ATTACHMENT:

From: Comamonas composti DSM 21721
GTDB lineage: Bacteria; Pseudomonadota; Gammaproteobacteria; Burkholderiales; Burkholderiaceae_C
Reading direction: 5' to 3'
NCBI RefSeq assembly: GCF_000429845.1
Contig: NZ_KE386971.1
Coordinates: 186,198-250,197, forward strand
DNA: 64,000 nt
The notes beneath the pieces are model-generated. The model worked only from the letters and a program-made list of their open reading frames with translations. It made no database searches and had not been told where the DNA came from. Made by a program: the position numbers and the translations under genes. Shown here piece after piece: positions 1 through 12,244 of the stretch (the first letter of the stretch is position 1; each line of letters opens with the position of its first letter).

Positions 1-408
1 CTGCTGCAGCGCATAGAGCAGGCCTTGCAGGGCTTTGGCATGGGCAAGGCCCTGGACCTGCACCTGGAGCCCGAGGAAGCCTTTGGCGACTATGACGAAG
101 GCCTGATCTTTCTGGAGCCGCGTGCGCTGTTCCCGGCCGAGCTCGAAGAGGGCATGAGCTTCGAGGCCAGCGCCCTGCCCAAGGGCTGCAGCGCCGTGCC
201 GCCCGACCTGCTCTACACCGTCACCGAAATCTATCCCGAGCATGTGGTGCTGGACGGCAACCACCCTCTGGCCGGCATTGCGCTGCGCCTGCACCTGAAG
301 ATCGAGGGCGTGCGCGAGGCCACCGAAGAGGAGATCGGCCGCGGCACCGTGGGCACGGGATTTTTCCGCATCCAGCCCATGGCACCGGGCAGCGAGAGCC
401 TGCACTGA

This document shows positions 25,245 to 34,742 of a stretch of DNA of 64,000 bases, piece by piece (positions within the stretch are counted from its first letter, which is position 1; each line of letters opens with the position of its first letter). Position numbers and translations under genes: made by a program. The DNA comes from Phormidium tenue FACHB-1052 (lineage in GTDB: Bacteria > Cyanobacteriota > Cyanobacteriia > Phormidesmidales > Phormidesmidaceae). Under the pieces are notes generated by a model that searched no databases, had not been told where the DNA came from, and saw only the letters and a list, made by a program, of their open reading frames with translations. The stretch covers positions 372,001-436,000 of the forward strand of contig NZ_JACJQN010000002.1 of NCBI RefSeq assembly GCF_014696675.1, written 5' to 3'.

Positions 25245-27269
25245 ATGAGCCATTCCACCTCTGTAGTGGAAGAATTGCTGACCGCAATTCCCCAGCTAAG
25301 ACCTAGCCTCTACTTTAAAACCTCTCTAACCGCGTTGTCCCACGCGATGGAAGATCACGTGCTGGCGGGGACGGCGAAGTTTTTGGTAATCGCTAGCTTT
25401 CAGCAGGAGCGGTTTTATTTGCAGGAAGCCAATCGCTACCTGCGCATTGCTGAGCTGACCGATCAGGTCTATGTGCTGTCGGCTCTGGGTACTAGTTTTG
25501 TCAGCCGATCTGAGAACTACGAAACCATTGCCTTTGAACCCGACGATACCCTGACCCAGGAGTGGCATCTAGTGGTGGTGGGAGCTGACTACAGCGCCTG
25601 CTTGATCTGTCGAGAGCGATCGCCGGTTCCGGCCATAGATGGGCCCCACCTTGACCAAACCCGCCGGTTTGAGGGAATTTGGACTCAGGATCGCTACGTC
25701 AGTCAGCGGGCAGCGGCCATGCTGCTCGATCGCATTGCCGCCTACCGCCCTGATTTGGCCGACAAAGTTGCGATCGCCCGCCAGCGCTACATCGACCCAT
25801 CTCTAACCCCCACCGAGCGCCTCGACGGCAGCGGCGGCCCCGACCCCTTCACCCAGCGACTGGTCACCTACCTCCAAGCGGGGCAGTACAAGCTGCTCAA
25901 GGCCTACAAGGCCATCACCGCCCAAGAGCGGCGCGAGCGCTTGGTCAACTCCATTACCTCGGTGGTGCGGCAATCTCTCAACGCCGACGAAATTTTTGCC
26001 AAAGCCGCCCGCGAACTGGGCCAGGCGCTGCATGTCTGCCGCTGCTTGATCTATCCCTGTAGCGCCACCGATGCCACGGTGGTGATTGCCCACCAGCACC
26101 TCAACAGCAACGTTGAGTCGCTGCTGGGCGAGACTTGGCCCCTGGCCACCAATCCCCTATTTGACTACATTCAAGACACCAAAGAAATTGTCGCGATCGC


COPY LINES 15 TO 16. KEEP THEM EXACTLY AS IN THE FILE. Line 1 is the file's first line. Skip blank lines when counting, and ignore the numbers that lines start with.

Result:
This document shows positions 25,245 to 34,742 of a stretch of DNA of 64,000 bases, piece by piece (positions within the stretch are counted from its first letter, which is position 1; each line of letters opens with the position of its first letter). Position numbers and translations under genes: made by a program. The DNA comes from Phormidium tenue FACHB-1052 (lineage in GTDB: Bacteria > Cyanobacteriota > Cyanobacteriia > Phormidesmidales > Phormidesmidaceae). Under the pieces are notes generated by a model that searched no databases, had not been told where the DNA came from, and saw only the letters and a list, made by a program, of their open reading frames with translations. The stretch covers positions 372,001-436,000 of the forward strand of contig NZ_JACJQN010000002.1 of NCBI RefSeq assembly GCF_014696675.1, written 5' to 3'.

Positions 25245-27269